Company claims to have developed new technology that provides unlimited free energy

Steorn, an Irish company, claims to have produced a groundbreaking (we do not use this word lightly) technology which is based on the interaction of magnetic fields and produces free, clean and constant energy. If the claims are true, the new technology will enable a significant range of benefits, from the convenience of never having to refuel your car or recharge your mobile phone, to a genuine solution to the need for zero emission energy production. It will also provide a secure supply of energy, since the components of the technology are readily available. Steorn’s technology appears to violate the ‘Principle of the Conservation of Energy’, (energy can neither be created nor destroyed, it can only change form) considered by many to be the most fundamental principle in our current understanding of the universe. Fully aware that its claims will be considered bunkum by anyone who has graduated kindergarten, Steorn today issued a challenge to the global scientific community to test its free energy technology. Steorn has placed an advertisement in The Economist to attract the attention of the world’s leading scientists working in the field of experimental physics. From all the scientists who accept the challenge, twelve will be invited to take part in a rigorous testing exercise to prove that Steorn’s technology creates free energy. The results will be published worldwide. That's Steorn's Richard Walshe with the George Bernard Shaw quote on the placard - all great truths begin as blasphemies.  Read More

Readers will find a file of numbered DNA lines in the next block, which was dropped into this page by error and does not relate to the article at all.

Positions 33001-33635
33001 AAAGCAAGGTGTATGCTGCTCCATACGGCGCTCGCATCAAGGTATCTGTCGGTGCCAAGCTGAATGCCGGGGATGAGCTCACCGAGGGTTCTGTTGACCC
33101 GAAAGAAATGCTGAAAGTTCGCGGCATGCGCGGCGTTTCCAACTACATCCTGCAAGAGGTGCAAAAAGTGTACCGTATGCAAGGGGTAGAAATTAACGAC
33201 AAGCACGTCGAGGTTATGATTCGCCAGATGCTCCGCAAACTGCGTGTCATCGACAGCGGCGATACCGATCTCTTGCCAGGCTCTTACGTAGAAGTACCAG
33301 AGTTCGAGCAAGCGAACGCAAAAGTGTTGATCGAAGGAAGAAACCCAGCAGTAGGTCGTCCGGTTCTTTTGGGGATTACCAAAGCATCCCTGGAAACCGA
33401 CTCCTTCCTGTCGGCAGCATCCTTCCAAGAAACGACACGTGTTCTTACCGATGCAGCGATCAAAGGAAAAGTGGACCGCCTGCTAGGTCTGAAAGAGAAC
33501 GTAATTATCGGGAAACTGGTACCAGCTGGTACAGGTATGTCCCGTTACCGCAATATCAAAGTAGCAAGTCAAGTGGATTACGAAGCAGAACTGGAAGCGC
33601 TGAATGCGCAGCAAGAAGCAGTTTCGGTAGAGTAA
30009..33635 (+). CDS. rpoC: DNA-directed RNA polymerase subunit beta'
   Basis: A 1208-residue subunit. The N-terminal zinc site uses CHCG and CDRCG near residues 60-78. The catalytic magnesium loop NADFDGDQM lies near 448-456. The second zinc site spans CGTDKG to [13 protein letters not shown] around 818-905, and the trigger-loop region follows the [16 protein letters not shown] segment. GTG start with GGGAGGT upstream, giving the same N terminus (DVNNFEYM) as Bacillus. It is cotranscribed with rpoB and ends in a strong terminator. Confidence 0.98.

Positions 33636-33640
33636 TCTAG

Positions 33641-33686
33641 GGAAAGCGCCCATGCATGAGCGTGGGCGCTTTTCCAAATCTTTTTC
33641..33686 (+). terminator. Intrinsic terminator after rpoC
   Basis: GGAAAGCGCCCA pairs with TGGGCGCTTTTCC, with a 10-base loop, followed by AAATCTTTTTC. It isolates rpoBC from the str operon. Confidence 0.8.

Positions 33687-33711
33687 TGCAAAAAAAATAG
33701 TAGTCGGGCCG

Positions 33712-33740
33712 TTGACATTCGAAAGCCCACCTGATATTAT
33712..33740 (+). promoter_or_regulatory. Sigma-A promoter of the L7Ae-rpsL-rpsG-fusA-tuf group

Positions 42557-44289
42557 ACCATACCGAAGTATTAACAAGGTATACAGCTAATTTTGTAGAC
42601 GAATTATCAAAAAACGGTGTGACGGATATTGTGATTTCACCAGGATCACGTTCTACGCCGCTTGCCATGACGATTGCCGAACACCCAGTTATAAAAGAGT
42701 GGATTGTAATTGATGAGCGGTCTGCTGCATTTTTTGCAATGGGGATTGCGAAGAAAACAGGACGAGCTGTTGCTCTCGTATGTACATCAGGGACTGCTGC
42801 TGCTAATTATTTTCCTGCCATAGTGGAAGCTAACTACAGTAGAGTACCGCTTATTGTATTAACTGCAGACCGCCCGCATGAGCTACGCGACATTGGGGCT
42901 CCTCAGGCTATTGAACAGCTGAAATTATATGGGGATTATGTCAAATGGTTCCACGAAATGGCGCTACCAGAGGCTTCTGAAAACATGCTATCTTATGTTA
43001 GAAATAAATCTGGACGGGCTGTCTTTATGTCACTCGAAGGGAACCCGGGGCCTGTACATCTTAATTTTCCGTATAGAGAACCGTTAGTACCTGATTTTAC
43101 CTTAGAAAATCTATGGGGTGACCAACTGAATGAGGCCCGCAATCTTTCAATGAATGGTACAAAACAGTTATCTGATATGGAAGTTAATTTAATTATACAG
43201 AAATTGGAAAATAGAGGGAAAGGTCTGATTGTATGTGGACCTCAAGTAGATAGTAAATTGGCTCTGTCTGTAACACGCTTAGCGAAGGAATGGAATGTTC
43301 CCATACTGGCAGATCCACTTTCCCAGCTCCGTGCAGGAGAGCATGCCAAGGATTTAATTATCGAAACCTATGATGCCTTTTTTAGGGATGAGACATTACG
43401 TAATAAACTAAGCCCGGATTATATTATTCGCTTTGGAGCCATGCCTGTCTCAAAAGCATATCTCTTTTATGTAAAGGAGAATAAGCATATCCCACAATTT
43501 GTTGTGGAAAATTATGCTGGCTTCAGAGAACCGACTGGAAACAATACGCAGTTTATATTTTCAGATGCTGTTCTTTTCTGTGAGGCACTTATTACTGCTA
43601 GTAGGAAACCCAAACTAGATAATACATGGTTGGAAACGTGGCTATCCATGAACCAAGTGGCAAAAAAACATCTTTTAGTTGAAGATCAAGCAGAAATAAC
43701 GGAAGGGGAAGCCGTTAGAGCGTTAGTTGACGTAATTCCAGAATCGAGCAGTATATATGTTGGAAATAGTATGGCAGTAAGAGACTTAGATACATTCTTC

Optical breakthrough makes “Lab-on-a-Chip” possible

August 8, 2006 Georgia Tech researchers have found a way to shrink all the sensing power of sophisticated biosensors — such as sensors that can detect trace amounts of a chemical in a water supply or a substance in your blood — onto a single microchip. In compact communication, signal processing and sensing optics technologies, multiple wavelengths of light are combined as a space-saving measure as they carry information. The wavelengths must then be separated again when they reach their destinations. Wavelengths used for these sophisticated applications have very high spectral resolution, meaning the distance between wavelengths is very small. The device that sorts out these crowded wavelengths is called a wavelength-demultiplexer (WD).  Read More

Hulme SuperCar - the name behind the badge

July 26, 2006 The Hulme Supercar proudly takes the name of the former World F1 Champion, international racing driver and one of New Zealand’s favourite sons, Denny Hulme. In doing so it also takes the name of Hulme’s equally famous father, Clive Hulme. Denny Hulme won eight F1 Grands Prix, two Can-Am titles, and the World Formula One Drivers Championship in 1967. His father Clive achieved war hero status during World War II for his exploits as a sniper-killer operating just behind enemy lines and his Rambo-esque, one-man forays behind enemy lines saw him kill 33 snipers before he was seriously wounded - he remains a living legend to the folks at home. For his “outstanding and inspiring qualities of leadership, initiative, skill, endurance and most conspicuous gallantry and devotion to duty,” Clive was awarded the highest medal of military valour, the Victoria Cross. The parallels between father and son make interesting reading.  Read More